The glue that holds these attributes together is the Headship of Jesus Christ. With Christ in the center, all else falls into place. And how do we know that Christ holds this position among bodies of believers? Jesus said, “where two or three are gathered together in my name, there am I in the midst of them” (Matthew 18:20). In my name, that’s the key. We must meet in His name; worship in his Name; preach and teach in His name; Pray in His name; fellowship in his name; do the work and business of the Church in His name, and above all live Godly lives in His name.
These and all other identifying marks of a true Church are only possible when Christ and His Word govern the body and believers. When leaders are servants who serve. When the disciples argued among themselves about who was the greatest, Christ’s answer was a short course on leadership for the ages (Luke 22:24-27):
And there was also a strife among them, which of them should be accounted the greatest. And he said unto them, The kings of the Gentiles exercise lordship over them; and they that exercise authority upon them are called benefactors. But ye shall not be so: but he that is greatest among you, let him be as the younger; and he that is chief, as he that doth serve. For whether is greater, he that sitteth at meat, or he that serveth? is not he that sitteth at meat? but I am among you as he that serveth.
Primitive Baptists have a greater opportunity to mold themselves into the Biblical pattern discussed above than the great majority of denominations in the world today. Historically, we have no centralized ecclesiastical hierarchy that governs the business of the local Church. Each congregation enjoys autonomy with the right and privilege to conduct themselves according to their faith and the Word of God. This, of course, can be abused but the benefits of localized governing far outweigh the bonds placed on bodies of believers under the authority of an ecclesiastical organization.
An error one finds in Church histories regarding Primitive Baptists is that they broke away from mainstream Baptists because of opposition to missionary efforts. The opposition that created the first open schism between among Baptists had nothing to do with carrying the Word of God to all the nations, but rather societies and committees and institutions that dictated how to carry out such efforts. This encroachment into the autonomy of the local Churches created a division out of which the Primitive Baptists emerged. But beyond that, the break among Baptists was rooted in the diminishing of the faith as relating to the sovereignty of God as men and their organizations assumed more authority in Church matters.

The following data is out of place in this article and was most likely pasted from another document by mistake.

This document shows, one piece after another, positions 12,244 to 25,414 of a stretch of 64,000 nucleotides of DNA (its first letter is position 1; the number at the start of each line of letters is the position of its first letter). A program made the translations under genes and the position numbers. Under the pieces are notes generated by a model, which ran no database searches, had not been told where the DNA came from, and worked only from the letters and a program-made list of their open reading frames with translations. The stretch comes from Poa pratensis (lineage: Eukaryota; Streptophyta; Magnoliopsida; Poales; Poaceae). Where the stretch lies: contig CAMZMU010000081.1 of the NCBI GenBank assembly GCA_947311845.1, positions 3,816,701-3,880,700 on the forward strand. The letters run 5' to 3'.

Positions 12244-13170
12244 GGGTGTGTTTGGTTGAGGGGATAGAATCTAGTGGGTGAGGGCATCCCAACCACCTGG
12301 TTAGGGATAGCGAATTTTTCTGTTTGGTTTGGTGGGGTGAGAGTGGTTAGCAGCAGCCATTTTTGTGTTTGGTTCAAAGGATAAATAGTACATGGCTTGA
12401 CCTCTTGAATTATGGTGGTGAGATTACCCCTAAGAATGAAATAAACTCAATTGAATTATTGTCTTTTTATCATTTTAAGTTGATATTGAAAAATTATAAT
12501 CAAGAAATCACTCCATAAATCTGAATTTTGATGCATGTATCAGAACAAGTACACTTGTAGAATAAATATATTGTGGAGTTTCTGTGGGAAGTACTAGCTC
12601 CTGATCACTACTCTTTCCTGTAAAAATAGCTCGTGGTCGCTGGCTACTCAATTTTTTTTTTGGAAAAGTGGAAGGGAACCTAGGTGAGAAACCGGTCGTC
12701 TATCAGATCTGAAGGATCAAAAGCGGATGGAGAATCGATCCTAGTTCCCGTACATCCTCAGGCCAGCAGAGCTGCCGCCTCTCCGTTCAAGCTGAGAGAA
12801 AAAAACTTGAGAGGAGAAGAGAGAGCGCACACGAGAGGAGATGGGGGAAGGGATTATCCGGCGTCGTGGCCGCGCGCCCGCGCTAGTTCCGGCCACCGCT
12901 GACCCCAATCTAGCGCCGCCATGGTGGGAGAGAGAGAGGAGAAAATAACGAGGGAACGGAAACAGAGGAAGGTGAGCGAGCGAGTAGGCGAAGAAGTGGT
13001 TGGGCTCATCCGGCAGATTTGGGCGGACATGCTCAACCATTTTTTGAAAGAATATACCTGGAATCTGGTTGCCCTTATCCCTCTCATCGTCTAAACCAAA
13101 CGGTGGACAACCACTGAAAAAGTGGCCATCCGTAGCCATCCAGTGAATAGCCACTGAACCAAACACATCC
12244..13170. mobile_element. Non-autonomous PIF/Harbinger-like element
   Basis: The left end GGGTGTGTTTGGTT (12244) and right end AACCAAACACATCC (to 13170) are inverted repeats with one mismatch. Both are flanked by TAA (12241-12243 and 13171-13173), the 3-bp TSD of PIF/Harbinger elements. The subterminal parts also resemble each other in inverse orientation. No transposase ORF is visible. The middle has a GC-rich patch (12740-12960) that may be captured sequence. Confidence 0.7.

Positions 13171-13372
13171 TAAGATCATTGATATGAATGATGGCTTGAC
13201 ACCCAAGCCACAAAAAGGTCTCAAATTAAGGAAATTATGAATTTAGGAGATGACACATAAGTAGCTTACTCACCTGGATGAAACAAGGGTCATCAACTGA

Primitive Baptist Churches sprung up primarily throughout the south, but in time expanded into other regions from Georgia to California and Florida to Maine. Despite suffering from divisions among themselves regarding practices, Primitive Baptists have generally maintained agreement in matters of the Faith once delivered to the saints.
In these days, when Churches too often resemble corporations and preach and teach the inventions of men, Primitive Baptists seek those who desire to worship in reverence and simplicity in the manner of the early Church. Paul feared the breakdown of the church in this regard. “I fear, lest by any means, as the serpent beguiled Eve through his subtilty, so your minds should be corrupted from the simplicity that is in Christ.”
That is both our fear and our incentive for holding fast to God’s Word and maintaining the good traditions of those in whose paths we tread, that great cloud of witnesses (Hebrews 12:1) Of whom the world was not worthy (Hebrews 12:38). As Primitive Baptists, that is our hope and prayer. To God be the glory. Amen.